Fool-Proof Turkey Cooking Guide

Fool-Proof Turkey Cooking Guide

Follow our detailed steps to make sure your festive meal goes off without a hitch.

At Christmas time, there is a certain appeal to a recipe that includes a long time languishing in an oven. While the bird roasts, you are afforded a reasonable span of time to get on with other more important tasks. Pop a Champagne cork or two, exchange a gift, sample another mince pie or generally revel in the festive gaiety.  

A high-quality, higher welfare turkey, generously seasoned and regularly basted, can be nothing short of sumptuous. For this once-a-year meal, we advocate straying from the usual “pantry staples” and making a special purchase. We assume you don’t always keep goose or duck fat to hand, but we can’t say enough about the rich, succulent rewards for he who goes to the extra effort to procure it. And really, it’s not that much effort, the grocery store is only a click away. And as for goose OR duck, the choice is yours really. Both have very high smoke points, both have the same ability for creating crisp, golden crusts wherever they go, roast potatoes come to mind. The duck fat is perhaps slightly more flavoursome, but the difference is negligible.

Some days before Christmas (perhaps a task for a mid-meeting daydream) some simple calculations should be run. Budget about 500g of turkey per guest. This includes the bones which will be discarded, so, for instance, a 4kg turkey will feed a crowd of eight most generously (and it’s Christmas, how else would you want to feed them?). After all the carving that will leave each reveller with 140-170g of meat on their plate, plenty.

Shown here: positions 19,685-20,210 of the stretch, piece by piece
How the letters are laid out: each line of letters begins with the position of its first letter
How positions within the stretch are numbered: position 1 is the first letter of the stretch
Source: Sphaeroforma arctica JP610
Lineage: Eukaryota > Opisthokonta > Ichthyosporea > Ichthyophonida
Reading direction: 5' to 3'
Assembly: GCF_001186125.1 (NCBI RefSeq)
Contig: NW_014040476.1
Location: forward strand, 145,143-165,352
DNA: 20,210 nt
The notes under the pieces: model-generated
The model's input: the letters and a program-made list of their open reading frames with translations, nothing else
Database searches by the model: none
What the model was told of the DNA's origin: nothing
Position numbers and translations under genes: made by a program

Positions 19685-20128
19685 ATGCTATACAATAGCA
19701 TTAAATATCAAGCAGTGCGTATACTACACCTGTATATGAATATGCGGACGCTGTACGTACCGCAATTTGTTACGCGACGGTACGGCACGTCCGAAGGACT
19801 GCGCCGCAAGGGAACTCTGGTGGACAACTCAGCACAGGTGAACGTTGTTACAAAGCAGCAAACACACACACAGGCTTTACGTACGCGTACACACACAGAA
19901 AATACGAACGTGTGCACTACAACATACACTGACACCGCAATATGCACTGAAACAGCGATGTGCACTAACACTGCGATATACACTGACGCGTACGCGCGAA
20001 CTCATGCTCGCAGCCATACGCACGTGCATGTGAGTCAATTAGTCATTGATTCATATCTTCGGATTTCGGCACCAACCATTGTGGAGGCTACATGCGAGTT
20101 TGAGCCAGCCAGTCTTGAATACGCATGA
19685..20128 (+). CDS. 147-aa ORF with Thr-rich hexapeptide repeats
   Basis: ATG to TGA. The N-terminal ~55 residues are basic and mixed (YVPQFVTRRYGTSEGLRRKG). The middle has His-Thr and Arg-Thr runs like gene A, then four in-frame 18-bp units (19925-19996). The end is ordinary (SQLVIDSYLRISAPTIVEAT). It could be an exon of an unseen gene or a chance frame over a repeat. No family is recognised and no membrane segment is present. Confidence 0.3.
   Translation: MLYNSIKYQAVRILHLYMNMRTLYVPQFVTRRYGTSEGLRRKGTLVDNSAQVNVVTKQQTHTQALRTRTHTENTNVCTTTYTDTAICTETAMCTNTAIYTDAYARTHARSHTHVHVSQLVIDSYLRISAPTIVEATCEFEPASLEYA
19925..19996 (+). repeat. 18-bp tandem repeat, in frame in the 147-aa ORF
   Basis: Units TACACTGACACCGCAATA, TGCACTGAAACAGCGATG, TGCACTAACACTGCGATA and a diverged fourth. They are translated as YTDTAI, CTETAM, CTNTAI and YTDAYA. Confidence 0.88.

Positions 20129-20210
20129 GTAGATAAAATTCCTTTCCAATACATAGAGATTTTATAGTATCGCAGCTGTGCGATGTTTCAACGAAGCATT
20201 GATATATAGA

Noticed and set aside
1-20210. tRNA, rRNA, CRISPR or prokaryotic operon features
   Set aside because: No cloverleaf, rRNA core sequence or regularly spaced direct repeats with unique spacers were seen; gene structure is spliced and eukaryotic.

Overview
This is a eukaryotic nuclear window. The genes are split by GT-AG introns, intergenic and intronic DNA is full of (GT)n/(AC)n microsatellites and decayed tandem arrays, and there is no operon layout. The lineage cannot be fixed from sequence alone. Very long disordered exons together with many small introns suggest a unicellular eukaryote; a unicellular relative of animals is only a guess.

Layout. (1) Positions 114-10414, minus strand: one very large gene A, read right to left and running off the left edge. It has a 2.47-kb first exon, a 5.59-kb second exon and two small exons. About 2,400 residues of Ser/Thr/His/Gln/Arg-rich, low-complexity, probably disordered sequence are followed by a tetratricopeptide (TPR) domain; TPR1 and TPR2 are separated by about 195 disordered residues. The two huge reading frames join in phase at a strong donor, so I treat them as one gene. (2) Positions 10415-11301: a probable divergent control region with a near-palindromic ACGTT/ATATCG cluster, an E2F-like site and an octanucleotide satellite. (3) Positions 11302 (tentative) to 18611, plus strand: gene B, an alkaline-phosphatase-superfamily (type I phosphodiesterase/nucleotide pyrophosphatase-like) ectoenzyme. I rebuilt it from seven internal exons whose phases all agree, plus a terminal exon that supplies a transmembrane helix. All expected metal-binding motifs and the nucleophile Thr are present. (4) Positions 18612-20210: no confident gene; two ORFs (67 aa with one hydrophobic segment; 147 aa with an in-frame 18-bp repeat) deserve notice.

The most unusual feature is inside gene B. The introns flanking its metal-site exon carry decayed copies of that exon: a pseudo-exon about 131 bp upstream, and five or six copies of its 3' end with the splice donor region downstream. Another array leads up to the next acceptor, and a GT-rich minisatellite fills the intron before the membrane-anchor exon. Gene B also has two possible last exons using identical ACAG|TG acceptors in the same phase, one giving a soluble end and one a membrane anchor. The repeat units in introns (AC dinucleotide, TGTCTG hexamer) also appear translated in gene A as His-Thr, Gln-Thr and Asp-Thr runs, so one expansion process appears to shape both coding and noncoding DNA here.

Then, defrosting time. Here in Hong Kong, where we can’t always (or ever!) guarantee a white Christmas, it’s safest to defrost your bird in the fridge. Budget 12 hours per kg, so that 4kg turkey we mentioned earlier would spend two full days in the bottom of your fridge before the big day. Then it’s nearly time to move to the oven. A sojourn on the bench-top, well covered, should bring that beautiful bird to room temperature in an hour or two. And now our recipe can begin!

    Roast Turkey - Exactly what to do

    1. Defrost

    If you’re starting with a frozen turkey, you need to make sure it is totally defrosted. The safest way to do this is on the bottom shelf of your refrigerator, for a 3kg bird it’ll take 48 hours.

    2. Bring to room temperature

    Take your chilled or defrosted bird out of the fridge to come to room temperature for 1-2 hours before cooking.

    3. Prepare turkey for the oven

    Rub you bird liberally with the fat of your choice, and season heavily with salt and pepper. Remember, the seasoning on the outside should be sufficient to season all the meat, so go heavy.
    Next, pop the bird on a wire rack, in a roasting tray, breast side up and pour 250ml of water in the tray below the rack. This means the turkey steams for the initial part of the cook, for extra moist results. Finally, wrap everything tightly in foil.

    4. Roast

    Preheat the oven to 180°C, cook the turkey for 1.5 hours. Remove from the oven, take off the foil and baste the turkey with the juices from beneath the wire rack. That means, get the juice with a spoon and spoon it over the top of the turkey till it's all moist.
    Replace the foil and return the turkey to the oven, for a further 30 minutes for a 3kg bird. If your turkey was closer to 4kg, add an extra 30 minutes here.
    Baste again then turn the oven up to 220°C, and cook uncovered for a final 30 minutes, for a total cooking time of 2.5-3 hours.

    5. Test

    A meat thermometer inserted into the inside of the thigh should read 62°C. If it's not there yet, return to the oven and check every 15 minutes. Recover with foil if the turkey is getting too brown.

    6. Rest and serve 

    Remove from the oven and leave to rest in a warm place for 30 minutes.
    Ferry to the table and impress your guests! After your round of applause, head to our handy guide to Carving Your Turkey and we'll walk you though the next steps. 

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